Ellie Goulding // Halcyon // October 5 // Polydor
British electro pop starlet Ellie Goulding can come across as a mixed bag of contradictions. Hailing from the rural and frankly tragic town of Hereford she moved out to embrace the big lights of London to kickstart her career. She comes from a folk background but found relative success singing along to bland electro pop tracks that put her somewhere between the grandeur of Florence & The Machine and the camp hooks of people like Little Boots or Frankmusic. Since releasing her debut Lights she has hit big but if the sound of the follow up record Halcyon is anything to go by then it’s pretty clear that she is going to crash down even harder.
Let us not beat around the bush and quickly establish the frankly clear fact that Halcyon is fucking atrocious. It’s one of those sophomore records where average pop singers start thinking that they actually have something bold to say. Goulding doesn’t and her attempts are honestly a pain in my fucking scrotum. Halcyon has a fancy title and videos that try to bite Grimes’ style of “look at me, I’m a weird banshee teehee” but Goulding is not backing up the image and lyrical imagery with the music. The main single Anything Could Happen is quite easily among the most redundant songs I’ve heard all year. It consists of pre chorus that just repeats the song title, chorus that fits right in with your typical “ooh ooh ooh” tripe and a bridge that tries to make Goulding sound fierce but falls completely flat in the backdrop of glossy synths. Compared to Goulding, Marina comes across as a freaking vamp. Goulding sounds wild and it would make much more sense if she stuck to making something closer to folk, something more minimal and organic. Generic strings with heavily processed vocals aren’t organic. Halcyon is the sound of someone knowing what she can do but doing something different because it’s currently in.
Then again it’s not like I’m overly familiar with Goulding’s folk ditties. I’m sure they must be better than this lyrically as songs on Halcyon brings the new meaning to the word repetitive. A good number of songs on here have choruses which consist of Goulding just repeating the song title again and again and again and again and again and again and again and again and again and again and again. Now that doesn’t sound fun does it? And isn’t a record like this supposed to be about fun? It might bite Visions and Ceremonials to some extent but it’s neither dreamy nor escapist, it’s certainly not empowering either. Since Goulding is going for pop charts with this she might as well do the decent thing and at least keep up with the times. Sadly even then she fails with a lot of the songs on here being generic faceless pseudo-meaningful synthpop. By these standards the brostep influenced Figure 8 could be called something of a highlight. I have no problems with Ellie’s boyfriend Skrillex, I’d rather have something different, as bad as it may be sometimes, than your average indie rock band who think they’re clever because they play “real instruments”. In Goulding’s case it’s like she knows this and shares the same mindset, not turning this into a brilliant brostep crossover and feeling forced to incorporate strings and other “real” instruments into her sound. Tracks like Joy and Atlantis is the main offenders here, an obligatory huge sounding pop songs that make Ceremonials look like a work of otherworldly genius. The later bites Florence’s own penultimate track All This And Heaven Too. So predictable. It’s apparent that Goulding’s idea of Halcyon is polite coffee table ruitine.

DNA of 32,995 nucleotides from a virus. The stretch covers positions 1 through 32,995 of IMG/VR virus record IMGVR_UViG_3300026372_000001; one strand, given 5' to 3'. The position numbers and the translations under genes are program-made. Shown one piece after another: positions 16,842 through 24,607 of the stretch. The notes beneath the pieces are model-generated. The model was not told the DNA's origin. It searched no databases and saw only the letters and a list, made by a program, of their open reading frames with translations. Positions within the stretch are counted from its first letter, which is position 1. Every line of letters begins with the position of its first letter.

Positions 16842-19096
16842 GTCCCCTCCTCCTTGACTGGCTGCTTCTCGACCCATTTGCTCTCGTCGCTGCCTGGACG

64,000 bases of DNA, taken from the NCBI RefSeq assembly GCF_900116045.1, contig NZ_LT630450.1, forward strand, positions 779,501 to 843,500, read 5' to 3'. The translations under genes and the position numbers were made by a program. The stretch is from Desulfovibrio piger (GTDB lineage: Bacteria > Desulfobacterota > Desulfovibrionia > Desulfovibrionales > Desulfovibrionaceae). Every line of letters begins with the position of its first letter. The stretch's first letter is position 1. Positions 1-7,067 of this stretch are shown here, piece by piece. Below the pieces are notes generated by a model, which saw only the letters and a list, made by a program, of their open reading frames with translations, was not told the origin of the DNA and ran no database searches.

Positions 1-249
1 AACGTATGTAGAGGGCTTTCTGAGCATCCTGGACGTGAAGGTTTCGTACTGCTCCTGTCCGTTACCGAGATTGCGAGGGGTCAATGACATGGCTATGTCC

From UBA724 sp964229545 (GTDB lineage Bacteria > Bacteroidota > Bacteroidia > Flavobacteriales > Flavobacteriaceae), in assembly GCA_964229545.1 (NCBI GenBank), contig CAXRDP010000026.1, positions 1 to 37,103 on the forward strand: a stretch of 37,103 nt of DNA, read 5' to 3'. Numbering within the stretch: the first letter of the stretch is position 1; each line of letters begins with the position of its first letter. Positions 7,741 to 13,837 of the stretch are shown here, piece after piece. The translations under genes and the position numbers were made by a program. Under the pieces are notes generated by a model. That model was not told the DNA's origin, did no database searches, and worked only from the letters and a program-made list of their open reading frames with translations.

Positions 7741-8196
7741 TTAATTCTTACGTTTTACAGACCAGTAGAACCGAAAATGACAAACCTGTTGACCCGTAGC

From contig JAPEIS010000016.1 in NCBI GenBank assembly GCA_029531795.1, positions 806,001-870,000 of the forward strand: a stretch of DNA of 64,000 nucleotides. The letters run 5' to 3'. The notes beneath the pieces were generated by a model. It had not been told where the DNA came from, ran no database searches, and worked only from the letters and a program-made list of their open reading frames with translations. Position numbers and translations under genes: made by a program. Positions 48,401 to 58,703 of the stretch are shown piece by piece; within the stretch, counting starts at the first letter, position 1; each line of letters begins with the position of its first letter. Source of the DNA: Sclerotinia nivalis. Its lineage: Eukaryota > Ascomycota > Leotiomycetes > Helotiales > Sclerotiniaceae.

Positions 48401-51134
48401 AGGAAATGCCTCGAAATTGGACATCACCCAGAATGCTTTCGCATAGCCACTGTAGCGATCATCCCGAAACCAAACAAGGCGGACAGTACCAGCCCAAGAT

Halcyon shares the same set of problems that marred Goulding’s debut LP Lights. It’s a confused rabbit in the headlights wanting to stay close to classic sound while being intimidated yet attracted to the lights of the big city. Halcyon’s status as more of the same is then weakened by the simple fact that inspirational songs on here couldn’t inspire anyone other than a 16 year old art student while her pop tracks aren’t memorable, catchy or clever unless you are a fucking moron. It acts brave but ends up sounding like schoolgirl’s first attempt at poetry. Rubbish.